Big data could create a job bonanza as organisations try to make sense of their huge hoards of information over the next few years.
Within three years, 4.4 million IT staff will be working on big data projects, according to predictions from analyst Gartner, with 1.2 million big data experts needed in Western Europe alone.
Some of this big data usage will be simply an expansion of existing projects to accommodate even more data — such as the fraud detection work done by banks, or the customer churn analytics done by retailers.
But across many industries demand for big data projects — the ability to find nuggets of insight inside huge volumes of structured and unstructured data — will be driven by a desire to enhance customer service, make processes more efficient and cut costs.
Governments will use big data tools to get more use out of their so-called dark data — data that is already captured but unused.
But before all this can start, said Regina Casonato, managing vice president of the information management research team at Gartner, companies will need to hire people able to analyse these big data sets — something which requires special skills.
Casonato said this will drive demand for a number of roles, such as business analysts, data scientists, data stewards, information architects and data warehouse architects.
"All these people will have advanced information management and analytical skills, and business expertise," she said.
Every big data job in the IT department will create another three in the rest of the business, Casonato predicted.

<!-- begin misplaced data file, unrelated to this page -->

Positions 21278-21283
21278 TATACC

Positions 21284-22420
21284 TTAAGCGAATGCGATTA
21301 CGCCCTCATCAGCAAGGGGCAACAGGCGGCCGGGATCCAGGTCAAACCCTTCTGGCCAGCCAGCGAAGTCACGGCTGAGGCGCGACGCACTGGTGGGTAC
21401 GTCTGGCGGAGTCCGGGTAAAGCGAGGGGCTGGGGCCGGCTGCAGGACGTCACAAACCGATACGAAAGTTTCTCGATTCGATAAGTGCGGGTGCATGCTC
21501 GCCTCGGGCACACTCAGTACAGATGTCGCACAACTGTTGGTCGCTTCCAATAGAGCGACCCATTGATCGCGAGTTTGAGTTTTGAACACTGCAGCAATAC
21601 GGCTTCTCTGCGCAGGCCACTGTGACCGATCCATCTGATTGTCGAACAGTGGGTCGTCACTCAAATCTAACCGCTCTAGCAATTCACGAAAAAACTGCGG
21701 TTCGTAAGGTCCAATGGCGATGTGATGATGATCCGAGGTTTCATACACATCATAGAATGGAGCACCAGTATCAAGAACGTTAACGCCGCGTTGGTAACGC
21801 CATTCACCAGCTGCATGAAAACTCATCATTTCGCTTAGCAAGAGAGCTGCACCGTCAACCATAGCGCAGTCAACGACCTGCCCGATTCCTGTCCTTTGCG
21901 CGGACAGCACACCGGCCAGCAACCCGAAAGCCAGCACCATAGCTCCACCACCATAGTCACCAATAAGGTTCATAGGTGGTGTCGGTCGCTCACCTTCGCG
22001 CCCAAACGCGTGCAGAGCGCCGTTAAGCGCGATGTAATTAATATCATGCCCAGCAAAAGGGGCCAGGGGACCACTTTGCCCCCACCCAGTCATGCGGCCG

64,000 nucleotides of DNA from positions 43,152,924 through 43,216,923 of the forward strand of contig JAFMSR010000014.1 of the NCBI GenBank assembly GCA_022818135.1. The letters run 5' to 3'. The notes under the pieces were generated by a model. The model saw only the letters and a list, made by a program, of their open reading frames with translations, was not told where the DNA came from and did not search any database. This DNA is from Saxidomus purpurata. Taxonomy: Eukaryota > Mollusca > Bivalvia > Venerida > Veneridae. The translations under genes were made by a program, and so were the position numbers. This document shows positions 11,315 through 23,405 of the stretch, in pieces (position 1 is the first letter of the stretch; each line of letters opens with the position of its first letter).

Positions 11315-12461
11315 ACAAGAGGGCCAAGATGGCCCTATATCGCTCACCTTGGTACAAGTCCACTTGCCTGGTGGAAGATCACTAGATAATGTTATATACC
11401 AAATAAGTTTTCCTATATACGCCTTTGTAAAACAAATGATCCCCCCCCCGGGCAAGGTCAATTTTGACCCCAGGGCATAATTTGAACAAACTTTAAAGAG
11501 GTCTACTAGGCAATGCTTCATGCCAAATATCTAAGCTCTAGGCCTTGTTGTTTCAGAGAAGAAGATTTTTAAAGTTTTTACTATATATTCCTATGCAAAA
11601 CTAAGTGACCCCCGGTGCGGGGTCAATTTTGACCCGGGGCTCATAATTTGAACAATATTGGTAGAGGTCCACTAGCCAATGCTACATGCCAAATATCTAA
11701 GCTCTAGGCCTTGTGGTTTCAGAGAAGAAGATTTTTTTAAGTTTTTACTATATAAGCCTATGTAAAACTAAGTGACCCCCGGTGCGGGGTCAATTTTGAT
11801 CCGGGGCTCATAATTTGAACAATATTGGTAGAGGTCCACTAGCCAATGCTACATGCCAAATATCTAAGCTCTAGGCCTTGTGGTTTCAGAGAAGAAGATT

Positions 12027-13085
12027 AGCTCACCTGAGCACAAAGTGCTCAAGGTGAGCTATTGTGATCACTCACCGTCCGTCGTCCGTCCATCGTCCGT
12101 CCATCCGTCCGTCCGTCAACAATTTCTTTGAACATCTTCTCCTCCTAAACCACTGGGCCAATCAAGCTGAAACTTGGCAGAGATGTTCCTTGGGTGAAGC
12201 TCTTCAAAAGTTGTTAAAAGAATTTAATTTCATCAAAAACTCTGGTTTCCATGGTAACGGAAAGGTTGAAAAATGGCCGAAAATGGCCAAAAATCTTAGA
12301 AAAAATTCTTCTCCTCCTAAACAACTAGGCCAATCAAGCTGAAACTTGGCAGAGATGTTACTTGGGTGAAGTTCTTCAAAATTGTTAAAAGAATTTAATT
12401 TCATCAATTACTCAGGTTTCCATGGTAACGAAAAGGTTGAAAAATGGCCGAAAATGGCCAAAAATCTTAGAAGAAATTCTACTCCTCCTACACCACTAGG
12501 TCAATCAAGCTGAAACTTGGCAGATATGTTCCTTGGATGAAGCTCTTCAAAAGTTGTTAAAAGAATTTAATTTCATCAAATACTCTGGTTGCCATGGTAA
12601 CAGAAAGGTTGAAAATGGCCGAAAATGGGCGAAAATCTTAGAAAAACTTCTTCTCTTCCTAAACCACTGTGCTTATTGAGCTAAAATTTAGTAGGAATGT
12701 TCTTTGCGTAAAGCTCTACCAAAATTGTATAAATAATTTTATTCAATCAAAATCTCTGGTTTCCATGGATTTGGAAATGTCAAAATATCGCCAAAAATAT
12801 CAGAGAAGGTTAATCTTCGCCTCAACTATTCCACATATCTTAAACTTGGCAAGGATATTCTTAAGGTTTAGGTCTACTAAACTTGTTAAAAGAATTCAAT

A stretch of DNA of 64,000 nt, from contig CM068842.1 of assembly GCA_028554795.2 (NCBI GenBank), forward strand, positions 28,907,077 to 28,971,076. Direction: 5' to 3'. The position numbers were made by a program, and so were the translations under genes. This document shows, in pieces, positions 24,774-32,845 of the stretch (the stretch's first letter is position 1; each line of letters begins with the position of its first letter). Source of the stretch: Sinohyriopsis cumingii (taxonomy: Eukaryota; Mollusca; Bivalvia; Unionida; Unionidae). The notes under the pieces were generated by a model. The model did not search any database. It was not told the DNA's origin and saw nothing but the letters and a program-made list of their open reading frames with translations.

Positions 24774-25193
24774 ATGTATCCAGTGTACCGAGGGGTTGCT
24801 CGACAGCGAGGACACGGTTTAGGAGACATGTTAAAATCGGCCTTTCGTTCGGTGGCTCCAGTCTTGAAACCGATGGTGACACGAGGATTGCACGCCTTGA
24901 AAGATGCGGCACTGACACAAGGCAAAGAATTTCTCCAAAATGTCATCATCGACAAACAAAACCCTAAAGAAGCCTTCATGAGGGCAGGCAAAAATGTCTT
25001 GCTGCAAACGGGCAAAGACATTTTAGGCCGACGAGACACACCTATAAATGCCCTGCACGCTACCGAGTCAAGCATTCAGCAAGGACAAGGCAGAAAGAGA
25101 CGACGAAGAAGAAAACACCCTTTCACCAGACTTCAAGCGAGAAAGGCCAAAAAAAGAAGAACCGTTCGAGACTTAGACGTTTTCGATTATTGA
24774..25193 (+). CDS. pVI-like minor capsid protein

"In IT, we believe there will be need for individuals skilled in data integration, data preparation, enterprise content management, datawarehousing, large-scale database management systems and data sourcing — how to get data from social, public sites and censuses," she said.
Organisations will also need staff with skills in information visualisation, such as data and information designers and information architects, with the aim of making data shareable in-house.
On the business side, Casonato said there will be significant need for data scientists and data stewards, and the role of 'Chief Data Officer' is likely to emerge.
"In some organisations we have seen roles like the chief analytics officer, and in general, a profound demand for business analysts," she told ZDNet.
Casonato knows one large company which already employs 400 data scientists. "These jobs are already appearing – a number of companies are looking for data scientists," she said. "Legal IT professionals are also emerging as a way to understand the legal implications, the regulatory implications of information."
However, a third of these big data jobs are destined to remain unfilled, as Gartner said the education system — and training by employers — will not be able to satisfy that demand.